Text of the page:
No extra dimension

Fading Attraction

No extra dimension

Nothing wears out as fast as technology. There was a time when movies like Chota Chetan were made and sold solely on the assurance that people would come to watch the 3D effects. The same was true for last year’s blockbuster Avatar, which had the viewers asking for more.

Since then, the audience has been witnessing a string of movies made in this
format, sometimes unnecessarily so. So is the use of 3D technology still catching  the attention of the viewers?

“Earlier, it was a sure way of grabbing people’s attention because there were very few movies which had 3D technology incorporated in them. But today, I don’t think 3D grabs attention,” says Abhinav, a marketing professional.

“Avatar started what I would call a trend. It was the first one, so it still had the novelty factor. But now, a lot of movies are coming out in this format,” says Ambika, a student.
A few examples from this year are Toy Story-3, How To Train Your Dragon, Resident Evil: Afterlife and even dance-dramas like Step Up. The reason behind this trend is quite simple.

“For movie studios, it is a way of charging higher ticket prices which easily makes the gross revenue of the movie go up exponentially,” says Aditya, a professional.

Take a look at this year’s hit Alice In Wonderland, which opened to average reviews but went on to become the fifth highest grossing movie of all time. But is the audience getting fooled?

“Not every movie catches the attention of movie-goers,” says Monica, a student. “For example, Toy Story-3 was a complete waste of money in 3D. It was a headache to wear those glasses for two hours,” she adds.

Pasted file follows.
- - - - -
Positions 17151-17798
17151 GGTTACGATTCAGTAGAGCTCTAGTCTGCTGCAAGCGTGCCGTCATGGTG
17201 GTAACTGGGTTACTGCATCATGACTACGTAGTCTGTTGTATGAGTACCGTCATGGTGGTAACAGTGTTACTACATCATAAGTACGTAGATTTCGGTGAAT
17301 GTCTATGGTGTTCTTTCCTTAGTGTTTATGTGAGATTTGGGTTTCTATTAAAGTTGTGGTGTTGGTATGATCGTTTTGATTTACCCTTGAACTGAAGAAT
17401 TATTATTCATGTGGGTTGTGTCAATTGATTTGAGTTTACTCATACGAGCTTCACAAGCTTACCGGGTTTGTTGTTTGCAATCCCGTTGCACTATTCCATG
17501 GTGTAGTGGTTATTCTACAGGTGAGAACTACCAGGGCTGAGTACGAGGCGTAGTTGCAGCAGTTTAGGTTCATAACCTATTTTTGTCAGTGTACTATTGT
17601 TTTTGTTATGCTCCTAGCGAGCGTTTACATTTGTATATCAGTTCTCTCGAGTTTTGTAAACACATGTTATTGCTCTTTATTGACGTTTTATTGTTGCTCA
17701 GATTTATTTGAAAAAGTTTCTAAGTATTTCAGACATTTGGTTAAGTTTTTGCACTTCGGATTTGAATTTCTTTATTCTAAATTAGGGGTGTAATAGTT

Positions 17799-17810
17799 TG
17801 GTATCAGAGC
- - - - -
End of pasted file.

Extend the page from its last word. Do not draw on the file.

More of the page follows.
Others agree. “Avatar was still the best 3D movie to come by. Piranha is getting a good response too but I wouldn’t go and watch a movie like Step Up in the theatre. All you would see is water splashing all over you,” says Adnan, a BBM student.

“As for me, only if a movie has something worth watching in 3D, would I go for it. I watched Clash Of The Titans and have to say it was pretty horrible,” says Abhinav.
In spite of the 3D overload, many young people still feel that it is a long time before it would feel old.

“Since it is so rare in our country, the movies still get a lot of attention,” says
Amritha, a student.

 “The excitement is still there because there are not many big 3D releases here,” says Natalia, a journalism student.

 Though a huge money maker, 3D does not cut the deal with the audience every time.

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